In addition to vaccine construction, there are more personal factors that affect the effectiveness of vaccines.

Strain matching

To determine which strains are covered by the influenza vaccine, we collected data on influenza infection from around the world. Taking advantage of this, the World Health Organization (WHO) meets twice a year to decide which strains to focus on in vaccines.

For the northern hemisphere, the World Health Organization issued a recommendation in February. In the United States, the Food and Drug Administration (FDA) has the final say on which strains are included in vaccines.

Decisions about which strains to include are based on predictions made using past data. This provides time for vaccine production.

Vaccination time

The flu vaccine takes two weeks to work best. Therefore, the CDC recommends that everyone get the flu vaccine by September or October, before flu infections become common.

Getting vaccinated too late can expose you to an early infection with the flu. Vaccine protection, on the other hand, starts to wane after a few months. As a result, adults 65 years of age and older are usually not vaccinated early (in July or August).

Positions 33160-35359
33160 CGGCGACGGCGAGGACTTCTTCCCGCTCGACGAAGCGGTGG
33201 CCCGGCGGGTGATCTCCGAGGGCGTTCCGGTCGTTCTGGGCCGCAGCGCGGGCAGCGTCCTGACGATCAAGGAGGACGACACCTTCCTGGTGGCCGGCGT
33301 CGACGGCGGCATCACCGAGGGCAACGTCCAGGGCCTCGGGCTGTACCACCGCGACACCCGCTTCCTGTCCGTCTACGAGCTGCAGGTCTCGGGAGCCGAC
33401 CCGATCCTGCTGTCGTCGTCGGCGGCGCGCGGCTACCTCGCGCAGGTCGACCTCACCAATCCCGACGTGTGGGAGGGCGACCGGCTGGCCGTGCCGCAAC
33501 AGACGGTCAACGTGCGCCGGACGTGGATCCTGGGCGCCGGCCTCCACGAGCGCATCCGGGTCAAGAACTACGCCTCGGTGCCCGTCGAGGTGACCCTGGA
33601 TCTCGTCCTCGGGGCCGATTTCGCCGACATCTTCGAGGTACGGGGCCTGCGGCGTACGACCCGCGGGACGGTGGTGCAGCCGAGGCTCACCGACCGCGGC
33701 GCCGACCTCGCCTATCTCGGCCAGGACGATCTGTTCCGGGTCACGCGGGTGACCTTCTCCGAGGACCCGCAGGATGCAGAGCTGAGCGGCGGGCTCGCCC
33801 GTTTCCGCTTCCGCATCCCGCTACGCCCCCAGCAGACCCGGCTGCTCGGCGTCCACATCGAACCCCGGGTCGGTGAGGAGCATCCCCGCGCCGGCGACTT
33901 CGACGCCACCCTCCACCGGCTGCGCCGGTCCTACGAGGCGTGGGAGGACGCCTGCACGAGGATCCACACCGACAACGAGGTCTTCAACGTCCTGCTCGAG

The CDC recommends that people who have not been vaccinated in September or October get vaccinated (even late in the season) because the flu can spread throughout the spring.


In a given year, the protection afforded by the flu vaccine may vary by age as immunity changes over time, according to the CDC. There is no way to predict which age groups the flu vaccine will be most or least effective against in a given season.

Some studies suggest that vaccines that elicit a stronger immune response are best for people 65 and older. There are two vaccines approved for this population only: one containing a larger dose of the vaccine, and the other containing components that boost the immune response. Still, the CDC says older adults can get any type of flu shot.